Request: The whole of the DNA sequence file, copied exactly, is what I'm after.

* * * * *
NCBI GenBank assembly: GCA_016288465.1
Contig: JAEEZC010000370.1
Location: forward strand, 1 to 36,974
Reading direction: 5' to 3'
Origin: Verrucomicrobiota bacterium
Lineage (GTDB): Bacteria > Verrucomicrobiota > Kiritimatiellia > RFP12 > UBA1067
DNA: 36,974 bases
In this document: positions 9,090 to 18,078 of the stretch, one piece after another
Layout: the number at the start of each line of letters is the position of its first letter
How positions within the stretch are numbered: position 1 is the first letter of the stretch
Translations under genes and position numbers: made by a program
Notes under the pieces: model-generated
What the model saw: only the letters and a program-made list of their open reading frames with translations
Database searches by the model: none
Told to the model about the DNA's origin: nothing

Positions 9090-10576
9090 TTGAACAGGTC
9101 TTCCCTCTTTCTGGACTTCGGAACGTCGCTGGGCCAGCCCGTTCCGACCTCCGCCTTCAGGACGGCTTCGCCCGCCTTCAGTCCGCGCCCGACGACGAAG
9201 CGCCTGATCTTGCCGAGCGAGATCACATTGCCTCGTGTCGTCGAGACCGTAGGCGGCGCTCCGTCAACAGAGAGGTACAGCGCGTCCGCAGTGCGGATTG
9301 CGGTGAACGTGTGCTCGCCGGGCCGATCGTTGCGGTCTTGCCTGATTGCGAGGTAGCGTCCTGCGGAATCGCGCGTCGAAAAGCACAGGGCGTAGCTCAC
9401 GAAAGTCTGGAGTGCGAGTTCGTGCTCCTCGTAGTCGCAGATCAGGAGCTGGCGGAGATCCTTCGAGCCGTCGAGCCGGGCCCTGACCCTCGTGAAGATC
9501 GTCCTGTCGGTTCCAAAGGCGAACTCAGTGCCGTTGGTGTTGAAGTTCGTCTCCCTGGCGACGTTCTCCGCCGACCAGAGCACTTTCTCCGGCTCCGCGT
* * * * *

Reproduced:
NCBI GenBank assembly: GCA_016288465.1
Contig: JAEEZC010000370.1
Location: forward strand, 1 to 36,974
Reading direction: 5' to 3'
Origin: Verrucomicrobiota bacterium
Lineage (GTDB): Bacteria > Verrucomicrobiota > Kiritimatiellia > RFP12 > UBA1067
DNA: 36,974 bases
In this document: positions 9,090 to 18,078 of the stretch, one piece after another
Layout: the number at the start of each line of letters is the position of its first letter
How positions within the stretch are numbered: position 1 is the first letter of the stretch
Translations under genes and position numbers: made by a program
Notes under the pieces: model-generated
What the model saw: only the letters and a program-made list of their open reading frames with translations
Database searches by the model: none
Told to the model about the DNA's origin: nothing

Positions 9090-10576
9090 TTGAACAGGTC
9101 TTCCCTCTTTCTGGACTTCGGAACGTCGCTGGGCCAGCCCGTTCCGACCTCCGCCTTCAGGACGGCTTCGCCCGCCTTCAGTCCGCGCCCGACGACGAAG
9201 CGCCTGATCTTGCCGAGCGAGATCACATTGCCTCGTGTCGTCGAGACCGTAGGCGGCGCTCCGTCAACAGAGAGGTACAGCGCGTCCGCAGTGCGGATTG
9301 CGGTGAACGTGTGCTCGCCGGGCCGATCGTTGCGGTCTTGCCTGATTGCGAGGTAGCGTCCTGCGGAATCGCGCGTCGAAAAGCACAGGGCGTAGCTCAC
9401 GAAAGTCTGGAGTGCGAGTTCGTGCTCCTCGTAGTCGCAGATCAGGAGCTGGCGGAGATCCTTCGAGCCGTCGAGCCGGGCCCTGACCCTCGTGAAGATC
9501 GTCCTGTCGGTTCCAAAGGCGAACTCAGTGCCGTTGGTGTTGAAGTTCGTCTCCCTGGCGACGTTCTCCGCCGACCAGAGCACTTTCTCCGGCTCCGCGT